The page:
Transit workers negotiate for higher wages with contract set to expire
The 44,000-member workforce of subway and bus employees now earn an average of $76,000 a year, according to an independent report.
The contract for thousands of New York City transit workers expires in a few days, and union officials negotiating a new deal with the MTA are seeking salaries on par with other divisions the agency operates.
The 44,000 transit workers affected by the collective bargaining agreement that expires Jan. 15 are hoping to receive more than the existing 2 percent pay increase, Transit Workers Union spokesman Jim Gannon told Metro. The TWU represents most of those unionized workers. Another 6,000 workers are not union members.
Negotiations will continue over the next week and a spokesman for the MTA said the agency could not comment on ongoing talks.
“In general, the [MTA] has ‘budgeted’ a 2 percent labor cost increase in their projected budget," Gannon said. "That’s not necessarily what they’ve offered, but it might be a clue of where they are willing to go.”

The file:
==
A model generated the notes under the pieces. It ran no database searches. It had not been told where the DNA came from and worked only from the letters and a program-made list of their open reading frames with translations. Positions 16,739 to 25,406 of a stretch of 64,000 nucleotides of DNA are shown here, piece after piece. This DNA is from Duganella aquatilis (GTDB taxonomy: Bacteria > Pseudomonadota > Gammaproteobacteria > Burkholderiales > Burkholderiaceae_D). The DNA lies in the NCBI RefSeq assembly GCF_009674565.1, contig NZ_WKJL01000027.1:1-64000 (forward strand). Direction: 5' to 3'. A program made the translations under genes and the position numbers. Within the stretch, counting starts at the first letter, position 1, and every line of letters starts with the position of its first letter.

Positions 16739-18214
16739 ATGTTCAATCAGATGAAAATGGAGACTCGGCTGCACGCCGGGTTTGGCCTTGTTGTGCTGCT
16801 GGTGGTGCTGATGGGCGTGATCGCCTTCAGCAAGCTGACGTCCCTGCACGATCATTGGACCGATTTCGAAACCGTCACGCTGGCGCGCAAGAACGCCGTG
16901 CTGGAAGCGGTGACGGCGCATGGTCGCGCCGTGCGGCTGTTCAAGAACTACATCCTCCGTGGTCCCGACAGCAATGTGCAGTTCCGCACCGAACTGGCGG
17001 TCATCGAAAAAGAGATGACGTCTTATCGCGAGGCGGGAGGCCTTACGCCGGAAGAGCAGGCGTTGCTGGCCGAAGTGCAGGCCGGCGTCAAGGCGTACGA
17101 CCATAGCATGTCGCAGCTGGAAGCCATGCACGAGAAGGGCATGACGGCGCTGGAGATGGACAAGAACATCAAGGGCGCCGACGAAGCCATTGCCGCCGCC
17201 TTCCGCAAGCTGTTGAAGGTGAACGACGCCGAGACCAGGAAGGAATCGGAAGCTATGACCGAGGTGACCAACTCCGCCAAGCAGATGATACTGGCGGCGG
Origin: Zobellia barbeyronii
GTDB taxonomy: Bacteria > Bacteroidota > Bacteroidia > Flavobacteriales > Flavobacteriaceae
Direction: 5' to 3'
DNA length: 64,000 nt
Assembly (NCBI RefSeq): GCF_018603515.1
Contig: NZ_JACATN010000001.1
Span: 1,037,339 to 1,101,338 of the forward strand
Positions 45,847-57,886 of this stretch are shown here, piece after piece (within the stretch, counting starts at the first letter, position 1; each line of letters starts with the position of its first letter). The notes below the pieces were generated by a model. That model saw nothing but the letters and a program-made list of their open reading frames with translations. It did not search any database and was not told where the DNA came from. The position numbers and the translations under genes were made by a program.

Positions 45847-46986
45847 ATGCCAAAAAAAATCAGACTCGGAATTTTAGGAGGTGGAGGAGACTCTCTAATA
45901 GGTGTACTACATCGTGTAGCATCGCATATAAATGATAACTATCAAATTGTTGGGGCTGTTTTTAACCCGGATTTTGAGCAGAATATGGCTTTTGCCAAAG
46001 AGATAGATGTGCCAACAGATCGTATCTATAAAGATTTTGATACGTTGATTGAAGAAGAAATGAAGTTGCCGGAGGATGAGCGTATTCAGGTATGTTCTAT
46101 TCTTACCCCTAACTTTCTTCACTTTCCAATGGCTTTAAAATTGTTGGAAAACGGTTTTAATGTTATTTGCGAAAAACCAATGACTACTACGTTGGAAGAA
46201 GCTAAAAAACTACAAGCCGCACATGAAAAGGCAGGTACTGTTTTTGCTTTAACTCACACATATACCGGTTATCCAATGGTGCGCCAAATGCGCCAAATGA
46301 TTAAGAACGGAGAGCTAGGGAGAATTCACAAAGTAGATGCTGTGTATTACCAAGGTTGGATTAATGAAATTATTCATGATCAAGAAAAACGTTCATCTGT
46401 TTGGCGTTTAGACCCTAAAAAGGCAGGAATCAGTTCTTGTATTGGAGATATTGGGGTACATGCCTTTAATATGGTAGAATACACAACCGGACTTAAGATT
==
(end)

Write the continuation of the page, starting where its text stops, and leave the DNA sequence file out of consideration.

The average compensation for a New York City Transit employee — whose ranks include subway operators, maintenance crews and managers — was $75,891 in 2015, according to figures published by the New York City Independent Budget Office. Their counterparts at the Long Island Rail Road make an average salary of $95,652.
Average gross pay for the MTA policewas $132,803 in 2015, the IBO report shows. The police force, however, accounts for less than 1 percent of the MTA’s entire labor force.
Meanwhile, more than 15 percent of Metro-North employees earned over $150,000 a year, the IBO said.
MTA workers across all divisions make an average of $80,158.
The only divisions earning less than NYC Transit are workers from the MTA Bridges & Tunnel, who earn an average of $71,570, and MTA bus employees, who earn approximately $72,800 a year.
“We don’t want to just keep pace with inflation but get ahead,” TWU Local 100 President John Samuelsen said last week.“We don’t want to just tread water but gain ground.”
In addition to salary, the union’s other demands include improveddental care coverage, increases in longevity pay, an ironclad no-layoff clause and more comfortable boots.
“We’d like to get this thing wrapped up at least before the end of the current collective bargaining agreement,” which was a five-year contract that wasn’t fully stipulated until two years into the term, Gannon said.